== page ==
But at the end of the day the prime function of these schools is to pass on the beliefs of a religion to children (used to be called indoctrination in old money). Consider this, if churches weren't allowed to promote their beliefs do you think they would bother getting involved....exactly. So they may have a slightly different intake but that just gives them opportunities to convert children from non-religious families or kids from other types of religious background.

This skirts around the central problem. Is it right that state schools should be allowed to prosleytise in favour of certain religious beliefs and discriminate against other beliefs and/or non-belief. Both in their teaching, their "ethos", and the manner in which they are allowed to discriminate in the employment of staff

Phil A said...

Indoctrinating children into a faith might be viewed as morally dubious in certain lights, possibly socially damaging. Never-the-less we as a society do accept people’s rights to pass on their beliefs to their children or ensure those beliefs are passed on.

The question we should be asking ourselves is should this process be subsidised with public money.

The response would probably be everyone contributes tax towards education. Everyone with children should be entitled to benefit from this.

Anonymous said...

Phil said: "The question we should be asking ourselves is should this process be subsidised with public money...The response would probably be everyone contributes tax towards education. Everyone with children should be entitled to benefit from this."

And exactly how does any small town, suburb or village provide enough school options to fit every single possible belief...all the varieties of christian and muslim, hindus, secularists, atheists, humanists, pagans etc....if they all have a "right" to a school funded by tax payers?

Yes parents have the right to communicate and attempt to pass on their personal beliefs to their children, but they can do it at home, it is not the job of the state.

Anonymous said...

How far should this right extend? I remember being worried when the Ismailia school opened back in the 1980s. I didn't know the term "madrassa" then, but that's what I thought it might be like. Now Buddhists want their own school in Birmingham. I've nothing against Buddhists at all (in fact it's the most gentle and sane of religions), but should fundamentalist Christian, Muslim or Hindu organisations be allowed their own schools?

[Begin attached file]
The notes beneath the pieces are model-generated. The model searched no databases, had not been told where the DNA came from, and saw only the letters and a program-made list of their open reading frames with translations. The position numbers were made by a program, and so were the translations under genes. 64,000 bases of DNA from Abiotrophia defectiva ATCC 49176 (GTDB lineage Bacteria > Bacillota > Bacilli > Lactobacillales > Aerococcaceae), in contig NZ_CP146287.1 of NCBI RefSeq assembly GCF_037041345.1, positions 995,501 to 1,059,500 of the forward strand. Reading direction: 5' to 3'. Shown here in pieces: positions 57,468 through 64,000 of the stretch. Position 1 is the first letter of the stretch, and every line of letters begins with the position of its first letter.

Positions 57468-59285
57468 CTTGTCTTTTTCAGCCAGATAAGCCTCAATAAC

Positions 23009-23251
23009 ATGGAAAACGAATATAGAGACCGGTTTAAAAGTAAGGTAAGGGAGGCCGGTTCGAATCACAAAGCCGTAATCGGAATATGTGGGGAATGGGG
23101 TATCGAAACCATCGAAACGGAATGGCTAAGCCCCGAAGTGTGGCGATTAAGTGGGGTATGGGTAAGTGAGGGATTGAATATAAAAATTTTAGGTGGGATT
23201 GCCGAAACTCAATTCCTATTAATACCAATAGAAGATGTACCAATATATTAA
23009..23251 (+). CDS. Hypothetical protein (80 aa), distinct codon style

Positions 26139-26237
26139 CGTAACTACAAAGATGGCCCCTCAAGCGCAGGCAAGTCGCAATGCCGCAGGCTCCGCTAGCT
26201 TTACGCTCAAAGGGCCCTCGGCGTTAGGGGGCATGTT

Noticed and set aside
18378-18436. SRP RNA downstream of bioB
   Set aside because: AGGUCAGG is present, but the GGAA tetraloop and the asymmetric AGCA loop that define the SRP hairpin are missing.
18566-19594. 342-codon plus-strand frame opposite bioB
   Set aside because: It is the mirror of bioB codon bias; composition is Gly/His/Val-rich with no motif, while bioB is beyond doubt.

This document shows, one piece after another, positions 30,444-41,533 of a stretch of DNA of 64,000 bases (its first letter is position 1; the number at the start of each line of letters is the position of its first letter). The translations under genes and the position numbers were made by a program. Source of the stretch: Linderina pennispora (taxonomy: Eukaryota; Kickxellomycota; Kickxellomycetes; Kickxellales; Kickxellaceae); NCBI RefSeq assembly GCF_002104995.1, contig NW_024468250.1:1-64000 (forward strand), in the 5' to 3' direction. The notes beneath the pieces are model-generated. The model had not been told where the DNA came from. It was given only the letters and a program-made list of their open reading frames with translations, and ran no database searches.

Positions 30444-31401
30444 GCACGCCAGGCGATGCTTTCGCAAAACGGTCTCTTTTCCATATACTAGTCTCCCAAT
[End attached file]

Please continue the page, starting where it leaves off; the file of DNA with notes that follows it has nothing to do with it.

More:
Far better in my view to enforce a separation of church and state in this country. Parents already have the right to homeschool their children if they're that desperate to inculcate their offspring with their particular doctrines, and they can withdraw them from RE and PSHE classes if they don't like the content. RE classes should be about comparative religion, philosophy and ethics not "scripture", a place where students are introduced to alternative views and beliefs to their own, and forced to think about what they believe and why. To encourage schools that may try to prevent their students being exposed to alternative ideas would be pernicious and wrong.

Wolfie said...

All this pussy-footing about the real issues makes me sneer. For the most part these are tribalist schools, not religious schools. They are really in existence to serve an ethnic community and establish their values and continuing ethnic identity with the minimum of mixing with the greater community. The left like to play the fairness card (which is laudable) but then centre their attention on Catholic schools.

The day they [the left] start firing their attention at Jewish faith schools (who often insist on paternal/maternal tribal connection) I'll know that you actually mean business for once rather just trying once more to disassemble the future of the white middle-classes.

Personally I see no basis for such schools to exist.

Phil A said...

Maybe it would be better if the religious schools were not subsidised by the state at all.

Complete separation of the state from religion...

fake consultant said...

obama seems to support a greater taxpayer investment in us religious schools, and this conversation has been most helpful.